The Chesapeake Bay Act and Regulations require that a vegetated buffer no less than than 100-feet wide be located adjacent to and landward of all tidal shores, tidal wetlands, non-tidal wetlands connected by surface flow and contiguous to tidal wetlands or along water bodies with perennial flow. These features, including the 100-foot buffer, comprise the Resource Protection Area (RPA), and serve a direct water quality function by removing excess sediment, nutrients, and potentially harmful or toxic substances from groundwater and surface water entering the Chesapeake Bay and its tributaries. Buffers also help to absorb periodic flood surges, and supply thermal protection, food, and cover to fish and other wildlife, stabilize stream-banks and provide recreation and aesthetic values.
Generally, vegetation in the 100-foot buffer must be preserved on lots that include an RPA, and established where it does not exist. The Regulations permit a property owner to modify the buffer by removing vegetation for several reasons:
(1) to provide for reasonable sight lines,
(2) the construction of access paths,
(3) general woodlot management, and
(4) shoreline erosion control projects.
Since the establishment of Bay Act, local government staff members have requested guidance on how to interpret and implement the sections of the Regulations that address buffer establishment, conservation, restoration, modification, and mitigation. While DCR-DCBLA had attempted to meet this need through information bulletins and a discussion in the Local Assistance Manual, it had long been recognized that further exploration of the issues and more detailed guidance was required. Without more specific guidance to localities on buffer issues, the full water quality benefits of riparian buffers are likely to remain unrealized.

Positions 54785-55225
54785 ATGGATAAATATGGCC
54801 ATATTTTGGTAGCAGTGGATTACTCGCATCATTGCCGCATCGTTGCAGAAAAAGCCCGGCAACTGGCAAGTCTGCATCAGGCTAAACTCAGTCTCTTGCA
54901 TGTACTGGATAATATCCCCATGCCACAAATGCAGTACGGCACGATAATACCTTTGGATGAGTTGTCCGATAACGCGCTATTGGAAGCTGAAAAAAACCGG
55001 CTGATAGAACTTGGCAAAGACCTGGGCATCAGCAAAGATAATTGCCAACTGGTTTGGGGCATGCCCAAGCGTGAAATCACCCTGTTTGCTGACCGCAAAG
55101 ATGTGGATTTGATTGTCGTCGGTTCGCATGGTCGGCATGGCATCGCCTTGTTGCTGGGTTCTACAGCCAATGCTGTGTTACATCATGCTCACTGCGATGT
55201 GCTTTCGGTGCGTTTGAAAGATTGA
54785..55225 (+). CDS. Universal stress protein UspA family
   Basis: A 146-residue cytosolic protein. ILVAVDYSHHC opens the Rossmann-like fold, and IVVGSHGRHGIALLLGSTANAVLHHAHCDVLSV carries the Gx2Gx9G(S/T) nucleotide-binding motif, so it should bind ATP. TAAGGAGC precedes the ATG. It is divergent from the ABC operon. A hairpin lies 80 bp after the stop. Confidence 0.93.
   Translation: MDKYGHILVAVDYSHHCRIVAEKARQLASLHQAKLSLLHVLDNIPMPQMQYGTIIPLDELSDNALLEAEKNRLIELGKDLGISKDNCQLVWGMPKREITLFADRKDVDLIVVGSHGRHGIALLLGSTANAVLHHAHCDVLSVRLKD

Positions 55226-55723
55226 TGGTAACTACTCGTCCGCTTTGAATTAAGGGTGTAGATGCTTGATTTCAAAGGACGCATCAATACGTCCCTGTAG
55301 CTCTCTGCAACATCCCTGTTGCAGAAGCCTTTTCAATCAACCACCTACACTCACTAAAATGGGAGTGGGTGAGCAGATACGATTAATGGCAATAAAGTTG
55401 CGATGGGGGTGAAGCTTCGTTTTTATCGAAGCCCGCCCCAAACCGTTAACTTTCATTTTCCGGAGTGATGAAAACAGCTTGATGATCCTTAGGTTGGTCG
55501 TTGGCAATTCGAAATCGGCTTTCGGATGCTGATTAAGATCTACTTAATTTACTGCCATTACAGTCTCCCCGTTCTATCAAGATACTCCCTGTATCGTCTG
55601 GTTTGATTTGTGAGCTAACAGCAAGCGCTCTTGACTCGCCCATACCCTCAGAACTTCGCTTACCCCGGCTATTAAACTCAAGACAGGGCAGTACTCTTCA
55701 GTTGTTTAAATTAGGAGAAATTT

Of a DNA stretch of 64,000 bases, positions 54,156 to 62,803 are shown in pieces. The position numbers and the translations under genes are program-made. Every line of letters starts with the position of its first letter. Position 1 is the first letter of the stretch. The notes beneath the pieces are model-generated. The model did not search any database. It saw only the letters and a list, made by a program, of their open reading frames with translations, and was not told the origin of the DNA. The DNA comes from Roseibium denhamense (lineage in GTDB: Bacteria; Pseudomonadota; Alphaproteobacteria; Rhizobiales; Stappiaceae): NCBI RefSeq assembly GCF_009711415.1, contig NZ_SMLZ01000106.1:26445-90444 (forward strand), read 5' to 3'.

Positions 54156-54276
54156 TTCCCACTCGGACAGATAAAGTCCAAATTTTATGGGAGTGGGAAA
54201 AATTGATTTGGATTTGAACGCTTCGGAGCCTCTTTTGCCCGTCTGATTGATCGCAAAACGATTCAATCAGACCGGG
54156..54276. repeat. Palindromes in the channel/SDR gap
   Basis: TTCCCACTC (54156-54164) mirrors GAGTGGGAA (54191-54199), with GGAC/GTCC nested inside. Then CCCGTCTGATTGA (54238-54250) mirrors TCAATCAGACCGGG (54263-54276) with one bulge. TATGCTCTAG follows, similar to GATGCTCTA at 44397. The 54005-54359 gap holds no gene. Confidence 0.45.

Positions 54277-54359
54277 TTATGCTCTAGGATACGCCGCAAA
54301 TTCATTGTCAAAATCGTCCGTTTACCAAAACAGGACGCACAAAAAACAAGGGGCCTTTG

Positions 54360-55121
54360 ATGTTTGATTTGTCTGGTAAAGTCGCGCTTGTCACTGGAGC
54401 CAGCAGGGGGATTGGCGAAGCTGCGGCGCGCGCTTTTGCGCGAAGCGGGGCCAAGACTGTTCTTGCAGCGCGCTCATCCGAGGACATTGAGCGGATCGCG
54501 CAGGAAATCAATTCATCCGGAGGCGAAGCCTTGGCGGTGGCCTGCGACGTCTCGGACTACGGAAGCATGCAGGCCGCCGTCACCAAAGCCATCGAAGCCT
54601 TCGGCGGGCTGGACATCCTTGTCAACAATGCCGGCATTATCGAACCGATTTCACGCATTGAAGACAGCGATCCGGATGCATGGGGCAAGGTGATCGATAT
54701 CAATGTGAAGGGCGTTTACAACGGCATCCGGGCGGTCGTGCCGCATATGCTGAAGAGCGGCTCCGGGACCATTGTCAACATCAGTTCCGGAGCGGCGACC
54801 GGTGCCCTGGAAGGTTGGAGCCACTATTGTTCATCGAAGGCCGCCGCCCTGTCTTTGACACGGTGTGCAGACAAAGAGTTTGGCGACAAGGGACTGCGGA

In October 2001, the Department was awarded a grant from the U.S. Forest Service to undertake the Riparian Buffer Project. The primary goals of the project were (1) to promote the establishment and conservation of riparian forest buffers within Tidewater localities through the development and distribution of informational materials, and (2) to form a Buffer Issues Committee which would develop and publish buffer guidance that was consistent enough to be equitable across localities, but flexible enough to accommodate differences in local situations. The Guidance Document would provide administrative and regulatory assistance to localities in addition to providing technical recommendations for the establishment of riparian buffers. The Guidance Document would include recommendations for specific changes to land use ordinances that may be adopted by the Tidewater local governments. The guidance generated may serve as a model for other communities in the Chesapeake Bay watershed as well as an approach for the retention and management of forests in urban and suburban areas. We believe this project has greatly improved local administration of the Bay Act, thereby contributing to the water quality of the Bay and its tributaries.
The Riparian Buffers Modification and Mitigation Manual was adopted by the Chesapeake Bay Local Assistance Board in September of 2003 and is available for download at http://www.dcr.virginia.gov/stormwater_management/ripbuffmanual.shtml.